Fijian Art logo
UEA logo

Project Personnel Biographies

Professor Steven Hooper

Specialises in the arts of the Pacific region and North America. His main interests cover the relationship between Polynesian material culture, chiefship, valuables and exchange, ethnohistory, cultural property, ethnographical museums, the art market, publishing, book production and design. He completed his doctorate in social anthropology at the University of Cambridge (1982), having conducted fieldwork in Fiji. He was Principal Investogator of the AHRC-funded Polynesian Visual Arts project (2003-2006) and curator of its associated exhibition Pacific Encounters (2006).

Dr Anita Herle

Regional interests are in Canada (Northwest Coast), Torres Strait (Australia), Vanuatu and more generally in the Pacific. Her research topics include the anthropology of museums, collaborative anthropology, the early history of British anthropology, art and aesthetics, and visual anthropology. She has coordinated the MPhil course in Social Anthropology and Museums for the Department of Social Anthropology for over fifteen years, and also teaches in the anthropology of art and visual media. She is committed to the anthropological museum as a crucial site for scholarly and artistic research and expression, a place that brings together contemporary anthropological research with the concerns of originating communities and a range of specialist interests. Much of her research has resulted in the production of collaborative innovative exhibitions, both at MAA and elsewhere.

Dr Karen Jacobs

General Research interests include collecting and history of collections, representation and museum ethnography, auctions and the art market, cultural festivals, politics of clothing, contemporary Pacific art. Her research in the Kamoro region in West Papua focuses broadly on the dynamic processes by which persons and objects are interrelated. More specifically it focuses on cross-cultural encounters to expose the diversity of ways in which Kamoro culture has been communicated and constituted through the analysis of cultural representation. Particular emphasis is given to the creative and pragmatic adaptation by the Kamoro people to different forms of contact. She was Research Associate of the AHRC-funded Polynesian Visual Arts project (2003-2006) and its associated exhibition Pacific Encounters (2006).

Dr Lucie Carreau

Wider research interests include the history of ethnographic collections, public and private collecting practices from 1850 onwards, and minor figures in Pacific voyaging such as traders and beachcombers. In addition to her doctoral research on the Pacific collections of British private collector Harry Beasley (1882–1939), entitled 'Collecting the Collector: Being an Exploration of Harry Geoffrey Beasley's Collection of Pacific Artefacts Made in the Years 1895-1939' (Sainsbury Research Unit, 2009), she has also worked on the collections formed by early European voyagers in Polynesia (1765-1840) as part of the ESRC-funded Artefacts of Encounter project (2010-2013).

Dr Andrew Mills

General research areas include the cultural history of Western Polynesia, Tongan art history, arms and armour, carving and interdisciplinary research methods that unify qualitative and quantitative methodologies. Specifically, he is interested in the art history of carved Tongan artefacts across the 18th and 19th centuries, with specific reference to the transnational activities of Tongan carvers (tufunga) in Fiji and Samoa. Using the knowledge gained from his doctoral research, entitled 'Tufunga Tongi 'Akau: Tongan Club Carvers & Their Arts' (Sainsbury Research Unit, 2008), he intends to expand his analytical approaches to explore the changing stylistic relationship between Fijian and Tongan weapons from a Fiji-centred perspective, as well as exploring the stylistic relationships between Fijian and Tongan bowls, headrests, figures and other sculptural art works.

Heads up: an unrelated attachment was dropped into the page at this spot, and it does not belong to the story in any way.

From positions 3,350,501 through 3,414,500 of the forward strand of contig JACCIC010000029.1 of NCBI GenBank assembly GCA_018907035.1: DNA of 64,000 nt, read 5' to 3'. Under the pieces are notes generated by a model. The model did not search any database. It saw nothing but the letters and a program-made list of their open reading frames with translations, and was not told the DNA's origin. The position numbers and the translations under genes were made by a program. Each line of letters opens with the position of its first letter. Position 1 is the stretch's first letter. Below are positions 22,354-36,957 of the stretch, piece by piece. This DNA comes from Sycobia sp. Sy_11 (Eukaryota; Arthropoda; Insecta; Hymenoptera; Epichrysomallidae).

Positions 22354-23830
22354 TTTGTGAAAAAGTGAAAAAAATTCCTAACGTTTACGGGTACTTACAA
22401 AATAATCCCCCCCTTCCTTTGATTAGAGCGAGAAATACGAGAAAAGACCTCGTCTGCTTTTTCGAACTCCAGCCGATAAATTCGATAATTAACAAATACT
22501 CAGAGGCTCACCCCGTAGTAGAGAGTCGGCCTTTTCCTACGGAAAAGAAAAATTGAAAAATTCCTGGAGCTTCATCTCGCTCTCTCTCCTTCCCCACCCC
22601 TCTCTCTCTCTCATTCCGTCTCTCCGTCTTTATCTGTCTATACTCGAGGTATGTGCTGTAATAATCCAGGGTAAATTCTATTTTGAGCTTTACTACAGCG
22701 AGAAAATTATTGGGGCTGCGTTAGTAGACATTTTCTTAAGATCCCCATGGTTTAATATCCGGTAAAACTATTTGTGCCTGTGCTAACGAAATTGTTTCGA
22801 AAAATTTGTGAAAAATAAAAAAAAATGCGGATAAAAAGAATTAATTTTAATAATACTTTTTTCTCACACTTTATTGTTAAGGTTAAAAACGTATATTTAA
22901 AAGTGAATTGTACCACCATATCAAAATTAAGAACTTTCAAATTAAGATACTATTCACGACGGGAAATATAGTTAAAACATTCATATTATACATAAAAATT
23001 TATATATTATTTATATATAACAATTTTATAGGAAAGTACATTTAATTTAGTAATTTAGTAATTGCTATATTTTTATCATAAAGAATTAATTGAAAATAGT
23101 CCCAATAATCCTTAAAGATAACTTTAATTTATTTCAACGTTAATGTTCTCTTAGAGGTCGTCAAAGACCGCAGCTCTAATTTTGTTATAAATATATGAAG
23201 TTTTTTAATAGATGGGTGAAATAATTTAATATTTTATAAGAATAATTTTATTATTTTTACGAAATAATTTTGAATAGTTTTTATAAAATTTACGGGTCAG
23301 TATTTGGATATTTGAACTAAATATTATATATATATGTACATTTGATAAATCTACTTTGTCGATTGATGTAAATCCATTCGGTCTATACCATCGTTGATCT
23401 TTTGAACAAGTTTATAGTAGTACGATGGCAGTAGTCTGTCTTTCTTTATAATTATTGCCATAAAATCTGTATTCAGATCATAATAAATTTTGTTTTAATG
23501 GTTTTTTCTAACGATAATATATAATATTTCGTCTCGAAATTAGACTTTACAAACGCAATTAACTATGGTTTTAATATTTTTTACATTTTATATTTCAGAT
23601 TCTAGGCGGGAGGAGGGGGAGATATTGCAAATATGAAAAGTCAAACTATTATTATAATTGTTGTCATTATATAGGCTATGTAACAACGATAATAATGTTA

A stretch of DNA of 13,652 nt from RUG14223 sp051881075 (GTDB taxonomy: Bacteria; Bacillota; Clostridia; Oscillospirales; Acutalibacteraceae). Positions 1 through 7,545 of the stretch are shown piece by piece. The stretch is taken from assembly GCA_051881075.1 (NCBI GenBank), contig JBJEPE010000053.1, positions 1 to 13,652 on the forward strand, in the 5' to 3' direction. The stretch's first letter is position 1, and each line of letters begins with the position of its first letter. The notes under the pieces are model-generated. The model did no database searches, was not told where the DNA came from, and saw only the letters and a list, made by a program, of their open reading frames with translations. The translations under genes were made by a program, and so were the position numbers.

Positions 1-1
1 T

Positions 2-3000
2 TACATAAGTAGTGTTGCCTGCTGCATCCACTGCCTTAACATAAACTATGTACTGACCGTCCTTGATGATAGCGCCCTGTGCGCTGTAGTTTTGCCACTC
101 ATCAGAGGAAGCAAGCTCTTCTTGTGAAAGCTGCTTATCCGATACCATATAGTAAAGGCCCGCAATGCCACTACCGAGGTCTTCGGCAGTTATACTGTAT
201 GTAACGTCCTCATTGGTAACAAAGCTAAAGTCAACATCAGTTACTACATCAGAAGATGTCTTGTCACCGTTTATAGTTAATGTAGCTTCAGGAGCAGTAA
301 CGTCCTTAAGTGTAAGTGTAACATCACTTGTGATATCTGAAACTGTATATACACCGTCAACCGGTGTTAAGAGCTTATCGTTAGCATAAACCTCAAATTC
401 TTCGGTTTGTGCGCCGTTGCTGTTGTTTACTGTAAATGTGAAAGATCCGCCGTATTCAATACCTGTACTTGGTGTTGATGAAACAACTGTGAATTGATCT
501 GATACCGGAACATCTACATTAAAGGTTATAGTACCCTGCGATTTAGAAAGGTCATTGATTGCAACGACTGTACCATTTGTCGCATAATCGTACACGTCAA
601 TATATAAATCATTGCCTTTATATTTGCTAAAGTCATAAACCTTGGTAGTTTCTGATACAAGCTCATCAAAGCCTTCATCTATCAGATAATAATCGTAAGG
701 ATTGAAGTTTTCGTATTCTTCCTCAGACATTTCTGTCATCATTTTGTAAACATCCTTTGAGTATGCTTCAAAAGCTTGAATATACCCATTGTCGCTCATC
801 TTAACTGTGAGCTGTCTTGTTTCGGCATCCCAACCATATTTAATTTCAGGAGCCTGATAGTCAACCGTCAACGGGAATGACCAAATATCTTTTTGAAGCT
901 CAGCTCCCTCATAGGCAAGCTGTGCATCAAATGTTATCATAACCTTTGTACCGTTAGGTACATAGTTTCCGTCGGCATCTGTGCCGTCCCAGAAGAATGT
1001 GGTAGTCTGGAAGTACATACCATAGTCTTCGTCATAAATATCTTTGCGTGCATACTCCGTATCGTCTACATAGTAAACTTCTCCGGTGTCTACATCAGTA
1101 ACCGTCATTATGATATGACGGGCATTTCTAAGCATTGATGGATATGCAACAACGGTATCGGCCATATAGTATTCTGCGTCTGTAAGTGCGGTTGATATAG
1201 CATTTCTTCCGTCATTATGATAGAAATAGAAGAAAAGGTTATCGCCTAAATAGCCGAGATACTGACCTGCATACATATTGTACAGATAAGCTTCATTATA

Katrina Talei Igglesden

General interests include collaborative anthropology and the relationship between museums and source communities, particularly how indigenous cultures are represented by and in museums. The relationship between Fijian art and culture are at the centre of her research interests as she is a kailoma of indigenous Fijian and British descent, having been raised within the large diasporic Fijian community in Vancouver, Canada. Her upbringing has led her to focus her upcoming doctoral research on the social biographies of Fijian objects, mainly masi, in diasporic communities, while using the historical collections found throughout the UK as a means of grounding present cultural practices.

Stéphanie Leclerc-Caffarel

As a PhD candidate, she focuses on pre-cession Fijian collections (1774-1874), which she considers as primary evidence of early exchange relations between Fijians, Europeans and Americans. Her pluri-cultural background and multi-disciplinary education in history, art history and anthropology led her to an interdisciplinary approach of early museum collections from Fiji. As a Research Associate at the Fiji Museum, she is interested in how art-historical and anthropological research can be applied to museums and new technologies, in order to increase the knowledge of, and exchanges about, Fijian pre-colonial culture and early Fiji-West relations.

Site designed by Katrina Talei Igglesden, Jeremy Bartholomew, Karen Jacobs and Steven Hooper at the Sainsbury Research Unit